First thing in the morning, for instance, my dogs are released from their beds to give a delightful morning greeting. Here’s Lacy’s morning smile to me, leaning over my pillow … What could be nicer?

Straight downstairs and they all sit at the garden door waiting for it to open and to be let out by name, individually. 

So already we’ve used matwork, impulse control, turn-taking, and waiting for - and acting on - a personal release cue. These all have their own intrinsic rewards - no need for treats or toys. 

While the others do their business, Rollo will be too busy watching the hens emerging from their house for another day of clucking and scratching. His “Hurry up” cue sends him straight to the pee-side of the garden for some action. Back inside again, they are free to greet the cat, keep me company getting ready for the day, to chew bones, lie on their beds - generally amuse themselves. So that takes more impulse control, self-confidence, feeling comfortable in their own skins. 

And so it goes on, through the day. While I work they can do what they like. An off-switch is an essential here! Preparing for a walk or van-journey incorporates impulse control and patterning. 

Coco waits quietly on his mat at the coffee shop | FREE EMAIL COURSE | dog training, matwork, dog impulse control | #dogtraining, #dogimpulsecontrol, #dogrelaxation | www.brilliantfamilydog.com

A visit to the shops or cafe brings in more of their everyday training. Here’s Coco on his mat at the coffee shop, waiting for victims to come through the door to greet him (so he thinks). More matwork, more impulse control, polite greetings.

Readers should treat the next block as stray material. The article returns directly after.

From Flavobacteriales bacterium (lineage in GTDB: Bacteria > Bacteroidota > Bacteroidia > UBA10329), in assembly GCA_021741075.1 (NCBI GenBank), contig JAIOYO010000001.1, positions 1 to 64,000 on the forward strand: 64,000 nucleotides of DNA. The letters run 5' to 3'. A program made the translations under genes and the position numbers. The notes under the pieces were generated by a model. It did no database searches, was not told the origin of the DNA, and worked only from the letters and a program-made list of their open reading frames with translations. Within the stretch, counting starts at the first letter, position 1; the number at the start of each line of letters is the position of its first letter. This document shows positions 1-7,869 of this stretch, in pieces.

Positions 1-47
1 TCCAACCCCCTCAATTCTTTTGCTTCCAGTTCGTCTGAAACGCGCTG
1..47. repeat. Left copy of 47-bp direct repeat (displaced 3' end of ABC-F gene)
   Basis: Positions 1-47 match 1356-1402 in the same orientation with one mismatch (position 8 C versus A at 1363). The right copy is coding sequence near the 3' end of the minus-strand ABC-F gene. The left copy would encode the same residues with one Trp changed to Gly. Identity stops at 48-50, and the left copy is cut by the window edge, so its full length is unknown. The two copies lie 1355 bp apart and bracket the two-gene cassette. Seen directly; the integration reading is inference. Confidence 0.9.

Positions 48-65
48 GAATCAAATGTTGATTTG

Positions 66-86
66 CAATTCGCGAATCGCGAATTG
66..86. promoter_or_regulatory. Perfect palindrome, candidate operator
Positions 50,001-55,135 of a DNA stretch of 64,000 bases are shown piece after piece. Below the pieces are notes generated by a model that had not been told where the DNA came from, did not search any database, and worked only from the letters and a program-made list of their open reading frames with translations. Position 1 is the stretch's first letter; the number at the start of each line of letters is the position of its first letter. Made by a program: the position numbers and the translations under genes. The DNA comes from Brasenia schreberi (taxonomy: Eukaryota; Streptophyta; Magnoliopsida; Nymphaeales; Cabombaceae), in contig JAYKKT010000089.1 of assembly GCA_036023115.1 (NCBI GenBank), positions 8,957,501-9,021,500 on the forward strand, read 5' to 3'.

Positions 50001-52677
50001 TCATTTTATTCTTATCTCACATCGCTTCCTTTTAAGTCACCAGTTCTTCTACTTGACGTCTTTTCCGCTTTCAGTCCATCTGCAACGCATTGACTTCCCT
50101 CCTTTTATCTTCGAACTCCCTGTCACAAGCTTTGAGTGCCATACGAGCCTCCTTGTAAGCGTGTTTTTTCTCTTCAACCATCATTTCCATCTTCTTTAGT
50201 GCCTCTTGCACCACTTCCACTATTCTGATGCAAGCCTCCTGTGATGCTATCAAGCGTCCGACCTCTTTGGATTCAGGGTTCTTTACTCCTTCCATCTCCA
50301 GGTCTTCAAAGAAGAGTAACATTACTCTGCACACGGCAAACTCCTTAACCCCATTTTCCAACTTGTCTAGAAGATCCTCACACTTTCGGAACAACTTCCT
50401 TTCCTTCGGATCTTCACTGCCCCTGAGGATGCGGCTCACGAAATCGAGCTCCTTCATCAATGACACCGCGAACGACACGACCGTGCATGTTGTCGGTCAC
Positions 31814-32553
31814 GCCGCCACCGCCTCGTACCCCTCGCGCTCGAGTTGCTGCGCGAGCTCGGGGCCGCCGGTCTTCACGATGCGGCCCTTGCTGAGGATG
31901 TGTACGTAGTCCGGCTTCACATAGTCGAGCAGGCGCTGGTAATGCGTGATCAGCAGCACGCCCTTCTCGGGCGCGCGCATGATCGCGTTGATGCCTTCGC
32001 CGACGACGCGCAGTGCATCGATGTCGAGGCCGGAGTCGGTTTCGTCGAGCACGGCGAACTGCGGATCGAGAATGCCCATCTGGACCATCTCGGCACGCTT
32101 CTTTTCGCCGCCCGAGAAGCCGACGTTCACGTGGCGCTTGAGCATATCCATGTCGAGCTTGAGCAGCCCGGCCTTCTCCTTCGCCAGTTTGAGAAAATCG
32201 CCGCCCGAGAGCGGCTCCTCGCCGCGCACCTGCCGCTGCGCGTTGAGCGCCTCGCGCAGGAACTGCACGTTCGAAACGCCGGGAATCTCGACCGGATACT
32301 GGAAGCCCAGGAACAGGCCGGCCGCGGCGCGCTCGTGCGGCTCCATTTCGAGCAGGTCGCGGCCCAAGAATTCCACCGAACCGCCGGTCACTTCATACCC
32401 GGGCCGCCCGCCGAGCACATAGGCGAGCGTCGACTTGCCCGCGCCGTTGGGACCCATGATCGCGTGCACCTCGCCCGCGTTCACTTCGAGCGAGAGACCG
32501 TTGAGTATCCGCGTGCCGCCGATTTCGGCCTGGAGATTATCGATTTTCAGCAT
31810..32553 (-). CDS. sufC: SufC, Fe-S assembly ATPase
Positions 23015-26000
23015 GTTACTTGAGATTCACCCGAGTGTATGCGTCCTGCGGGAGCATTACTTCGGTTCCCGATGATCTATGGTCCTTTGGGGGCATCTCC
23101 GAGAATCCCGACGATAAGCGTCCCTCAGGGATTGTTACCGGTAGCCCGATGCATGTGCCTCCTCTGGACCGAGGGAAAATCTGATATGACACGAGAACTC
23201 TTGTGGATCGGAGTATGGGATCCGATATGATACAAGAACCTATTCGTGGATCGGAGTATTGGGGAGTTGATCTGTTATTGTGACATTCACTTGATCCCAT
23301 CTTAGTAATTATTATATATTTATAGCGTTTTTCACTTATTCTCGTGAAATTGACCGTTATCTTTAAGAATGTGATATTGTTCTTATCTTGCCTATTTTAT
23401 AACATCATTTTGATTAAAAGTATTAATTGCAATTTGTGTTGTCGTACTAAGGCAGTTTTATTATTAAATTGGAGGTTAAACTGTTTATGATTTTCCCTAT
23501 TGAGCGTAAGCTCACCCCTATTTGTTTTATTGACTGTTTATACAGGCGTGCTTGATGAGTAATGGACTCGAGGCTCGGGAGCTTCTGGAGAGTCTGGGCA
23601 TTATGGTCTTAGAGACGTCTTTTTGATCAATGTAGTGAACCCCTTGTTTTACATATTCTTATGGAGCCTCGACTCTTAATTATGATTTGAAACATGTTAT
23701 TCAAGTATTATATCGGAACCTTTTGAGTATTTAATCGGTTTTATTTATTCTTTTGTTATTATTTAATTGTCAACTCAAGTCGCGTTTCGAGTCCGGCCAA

Once we’re out we either have an exploring walk, or play with toys (each dog has their own toy so that there aren’t any mid-air collisions or spats), and the two that have difficulty with things suddenly happening - strange dogs, people, children, bikes, plastic bags, or hot air balloons - get to work on their reactivity with carefully-designed strategies for them to adopt instead of barking, lunging, and shrieking. I help them cope with the hazard, then on we go again. Here we’ll have used a number of reactivity-geared techniques, counter-conditioning, recall, loose lead walking, retrieve, stop mid-hurtle, down, sit, and any other tricks I fancy asking for. 

I’ll walk one, two, three, or four, dogs as the fancy takes me, and as the need arises. Multiple dogs in a home can soon turn into a gang of hoodlums if their individual needs aren’t catered for.  


William Henry Davies had it, when he penned his well-known poem Leisure. He knew the value of living in the moment:

What is this life if, full of care,
We have no time to stand and stare.

No time to stand beneath the boughs
And stare as long as sheep or cows.

No time to see, when woods we pass,
Where squirrels hide their nuts in grass.

No time to see, in broad daylight,
Streams full of stars, like skies at night.

No time to turn at Beauty's glance,
And watch her feet, how they can dance.

No time to wait till her mouth can
Enrich that smile her eyes began.

A poor life this if, full of care,
We have no time to stand and stare.


Breaking down what you end up with into tiny steps

Those recalls, for instance, aren’t something you teach by telling your dog to sit, marching away, facing him like a statue, then barking out a command for him to come to this imposing figure, and sit. Life is not an army camp! And your wayward dog is not going to learn by you just yelling at him when he’s a couple of hundred yards away, hoping that somehow, miraculously, he’ll understand what’s wanted. 

When I call my dog I want him to respond to me with a “Hey! That’s my name!”, a head-turn towards me (a stop and turn if they’re racing away), whole-body turn - then a race towards me where they’ll be greeted not with a stony face, but with joy. No requirement to sit - just to race back. So each of those parts is taught entirely separately, and only occasionally put together as a whole. And each of those parts is practiced in isolation, regularly.